ISLAMABAD: It was targeted by the Taliban, women and minorities were vastly under-represented, and videos of irregularities went viral online -- yet Pakistan's 2013 election may still have been its fairest ever.
A much improved voter roll, near-record turnout, and vigilant citizens tweeting alleged rigging all played their part in what former Norwegian PM and election observer Kjell Magne Bondevik called “a credible expression of the will of the people”.
Saturday's election saw about 50 million Pakistanis vote, with centre-right former prime minister Nawaz Sharif emerging the winner nearly 14 years after he was deposed in a coup.
It represented the first time a civilian government was to hand over power to another, in a country where sporadic attempts at democracy have been interrupted by three coups and four military rulers.
Violence in the run-up to polls and on election day itself killed more than 150 people, according to an AFP tally, as the Taliban set their sights in particular on secular parties that made up the outgoing government.
But despite the threat, nearly 60 percent of the country's registered 86 million voters went to the polls, moving Pakistani columnist Murtaza Haider to hail his country as “the world's bravest democracy”.
“The results of May 11 elections prove once again that if given the opportunity, Pakistani masses would embrace democracy against the religious orthodoxy,” he wrote in Dawn, one of the country's leading English language newspapers.
The process was far from perfect. Eleven million fewer women voted than men, with militant threats and social conservatism excluding them altogether in parts of the northwest and tribal areas, including the Taliban stronghold of North Waziristan.
Yet overall women's participation was higher than ever, particularly in urban areas, and almost three times as many women ran for office as in 2008.
“The main thing was serious interest in the election and we have a very heavy participation by women everywhere. So I think this was a good election,”said IA Rehman, a veteran human rights activist.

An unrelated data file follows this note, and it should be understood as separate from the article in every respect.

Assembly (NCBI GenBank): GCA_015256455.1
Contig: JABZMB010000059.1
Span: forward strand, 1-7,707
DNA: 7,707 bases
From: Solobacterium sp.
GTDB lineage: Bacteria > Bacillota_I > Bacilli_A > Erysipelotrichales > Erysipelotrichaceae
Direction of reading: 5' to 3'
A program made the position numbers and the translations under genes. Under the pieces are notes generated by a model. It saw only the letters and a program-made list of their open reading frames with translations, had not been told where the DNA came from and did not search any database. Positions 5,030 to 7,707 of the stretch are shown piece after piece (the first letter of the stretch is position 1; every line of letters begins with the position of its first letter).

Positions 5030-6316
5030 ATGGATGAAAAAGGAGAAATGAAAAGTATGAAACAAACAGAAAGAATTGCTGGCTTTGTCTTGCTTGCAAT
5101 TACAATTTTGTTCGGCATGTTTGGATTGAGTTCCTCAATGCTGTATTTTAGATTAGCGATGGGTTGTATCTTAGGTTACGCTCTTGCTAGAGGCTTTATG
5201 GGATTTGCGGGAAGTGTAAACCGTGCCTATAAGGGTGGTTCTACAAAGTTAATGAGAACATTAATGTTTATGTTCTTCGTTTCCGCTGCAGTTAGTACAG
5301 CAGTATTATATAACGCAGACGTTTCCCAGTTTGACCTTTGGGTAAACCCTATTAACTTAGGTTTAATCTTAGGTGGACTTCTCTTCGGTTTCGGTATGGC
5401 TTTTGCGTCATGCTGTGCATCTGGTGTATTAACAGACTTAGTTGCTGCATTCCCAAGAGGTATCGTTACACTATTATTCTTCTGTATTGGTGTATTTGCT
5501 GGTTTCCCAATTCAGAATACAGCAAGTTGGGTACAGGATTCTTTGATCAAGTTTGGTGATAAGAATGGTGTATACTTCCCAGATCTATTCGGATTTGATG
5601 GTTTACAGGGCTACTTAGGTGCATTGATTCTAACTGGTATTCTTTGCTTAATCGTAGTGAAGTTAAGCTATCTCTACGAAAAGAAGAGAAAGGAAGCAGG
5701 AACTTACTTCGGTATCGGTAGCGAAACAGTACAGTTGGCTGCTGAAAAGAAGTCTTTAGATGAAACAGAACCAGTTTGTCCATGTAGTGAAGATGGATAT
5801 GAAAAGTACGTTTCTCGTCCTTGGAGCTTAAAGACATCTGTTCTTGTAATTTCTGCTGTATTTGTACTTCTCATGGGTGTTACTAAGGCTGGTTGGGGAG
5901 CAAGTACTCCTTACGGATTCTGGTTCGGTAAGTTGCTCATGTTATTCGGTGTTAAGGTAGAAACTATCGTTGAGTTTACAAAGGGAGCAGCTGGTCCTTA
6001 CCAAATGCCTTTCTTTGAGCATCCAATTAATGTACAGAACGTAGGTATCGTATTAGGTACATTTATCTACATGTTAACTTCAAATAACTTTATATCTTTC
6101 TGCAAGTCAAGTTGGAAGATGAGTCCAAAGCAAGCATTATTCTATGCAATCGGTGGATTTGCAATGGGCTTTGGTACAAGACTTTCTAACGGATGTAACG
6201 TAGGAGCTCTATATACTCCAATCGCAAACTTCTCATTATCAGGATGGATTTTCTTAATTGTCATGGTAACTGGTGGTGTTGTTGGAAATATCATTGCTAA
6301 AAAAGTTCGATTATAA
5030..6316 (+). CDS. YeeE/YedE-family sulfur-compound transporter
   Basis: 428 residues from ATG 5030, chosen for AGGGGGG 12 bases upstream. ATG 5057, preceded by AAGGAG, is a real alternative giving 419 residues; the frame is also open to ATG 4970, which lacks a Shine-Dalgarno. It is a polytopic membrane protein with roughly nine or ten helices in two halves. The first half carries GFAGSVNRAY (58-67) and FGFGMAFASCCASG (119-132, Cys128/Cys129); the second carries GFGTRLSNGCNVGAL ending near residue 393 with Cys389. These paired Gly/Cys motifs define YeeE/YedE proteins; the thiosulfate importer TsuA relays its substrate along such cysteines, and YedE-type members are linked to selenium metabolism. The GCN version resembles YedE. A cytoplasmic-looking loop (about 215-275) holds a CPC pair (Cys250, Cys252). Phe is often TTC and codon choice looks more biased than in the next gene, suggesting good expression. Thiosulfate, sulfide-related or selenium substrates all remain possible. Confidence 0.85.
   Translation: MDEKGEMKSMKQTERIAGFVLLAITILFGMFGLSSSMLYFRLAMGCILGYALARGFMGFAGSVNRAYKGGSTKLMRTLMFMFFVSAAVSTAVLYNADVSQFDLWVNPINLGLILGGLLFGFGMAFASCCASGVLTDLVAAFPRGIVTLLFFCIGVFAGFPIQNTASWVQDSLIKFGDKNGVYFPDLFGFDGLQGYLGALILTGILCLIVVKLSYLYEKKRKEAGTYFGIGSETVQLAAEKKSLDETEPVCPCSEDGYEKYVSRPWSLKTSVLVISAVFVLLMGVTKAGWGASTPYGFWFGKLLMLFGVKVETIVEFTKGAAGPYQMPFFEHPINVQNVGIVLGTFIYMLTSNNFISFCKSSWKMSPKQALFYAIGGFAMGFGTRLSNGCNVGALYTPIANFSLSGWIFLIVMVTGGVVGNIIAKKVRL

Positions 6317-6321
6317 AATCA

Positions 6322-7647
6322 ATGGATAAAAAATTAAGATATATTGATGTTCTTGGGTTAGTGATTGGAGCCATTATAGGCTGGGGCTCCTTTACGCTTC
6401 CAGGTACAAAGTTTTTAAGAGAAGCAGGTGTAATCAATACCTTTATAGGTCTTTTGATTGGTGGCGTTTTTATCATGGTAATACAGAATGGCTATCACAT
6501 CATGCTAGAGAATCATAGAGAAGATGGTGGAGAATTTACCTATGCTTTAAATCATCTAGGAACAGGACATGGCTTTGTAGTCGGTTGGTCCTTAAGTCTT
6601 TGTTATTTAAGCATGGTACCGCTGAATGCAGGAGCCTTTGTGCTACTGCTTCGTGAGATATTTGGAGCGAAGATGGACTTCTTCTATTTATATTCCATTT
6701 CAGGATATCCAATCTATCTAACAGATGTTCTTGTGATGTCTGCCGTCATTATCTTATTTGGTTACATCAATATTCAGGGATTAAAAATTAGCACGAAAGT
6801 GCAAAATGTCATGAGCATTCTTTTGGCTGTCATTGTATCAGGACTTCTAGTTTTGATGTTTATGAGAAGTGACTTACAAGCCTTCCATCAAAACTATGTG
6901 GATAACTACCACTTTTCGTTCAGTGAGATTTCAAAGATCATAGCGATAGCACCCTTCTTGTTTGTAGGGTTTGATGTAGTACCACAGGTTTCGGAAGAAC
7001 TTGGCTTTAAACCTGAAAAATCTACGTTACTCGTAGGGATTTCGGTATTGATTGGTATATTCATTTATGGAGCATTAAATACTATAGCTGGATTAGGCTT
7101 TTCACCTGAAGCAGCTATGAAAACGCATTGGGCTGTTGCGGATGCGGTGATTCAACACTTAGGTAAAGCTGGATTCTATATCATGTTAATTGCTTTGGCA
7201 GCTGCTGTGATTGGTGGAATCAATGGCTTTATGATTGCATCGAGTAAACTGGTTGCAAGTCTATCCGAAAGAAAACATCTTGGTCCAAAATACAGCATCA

Some of the credit goes to Pakistan's database authority, which oversaw an increase in the registration of women from 50 per cent during the last polls to 86 per cent by adding all adults with an ID card to the voter roll.
The agency culled the dead from the electoral roll, and clamped down on ID card fraud that resulted in some people voting dozens of times in the last election.
It put in place measures that allowed polling stations to access would-be voters' photographs and even check thumb impressions against the national database in cases of suspected fraud.
The agency also allowed voters to SMS their ID card number to instantly find which polling station they should use — a serviced accessed 55 million times.
“Technology has strengthened democracy in Pakistan, enhanced turnout, eroded corruption and enhanced transparency,”
Tariq Malik, chairman of the National Database Registration Authority, told AFP.
But he warned that technology can only do so much and poll officials remained susceptible to corruption.
As in previous elections, allegations of fraud were made around the country, with particular focus on claims by cricket star Imran Khan's Tehreek-e-Insaaf (PTI) party in Karachi and Lahore.
Activists posted pictures on Twitter of ballot papers thrown out on the street, and videos of alleged voter intimidation were broadcast on TV and went viral on social media.
But the attention these allegations received could have been instrumental in the ordering of a re-poll in 43 polling stations in Karachi, which was lauded by a European Union observers' mission.
“People are better informed and don't only rely on officials giving them news. Smart phones were a weapon for everyone, as people put up pictures in real time,” said Qurratulain Zaman, director of NGO BytesForAll which live-tweeted alleged rigging using the handle @pakvotes.
There is still a long way to go.
More than 200,000 people from the persecuted Ahmadi community boycotted the election in protest at having to vote as minorities and not Muslims. And turnout was very low in restive Baluchistan province, which has seen a bloody insurgency since 2004.
But Rehman said there was much to take heart from.
“The systematic disruption of the electoral process did not happen as it used to in the past,” he said.
“The way people turned out they displayed their commitment to democracy, their faith in democracy and electoral politics.
“There was such a push by religious parties who kept saying, 'Don't vote don't go to the vote.' The people ignored all these things and took part.”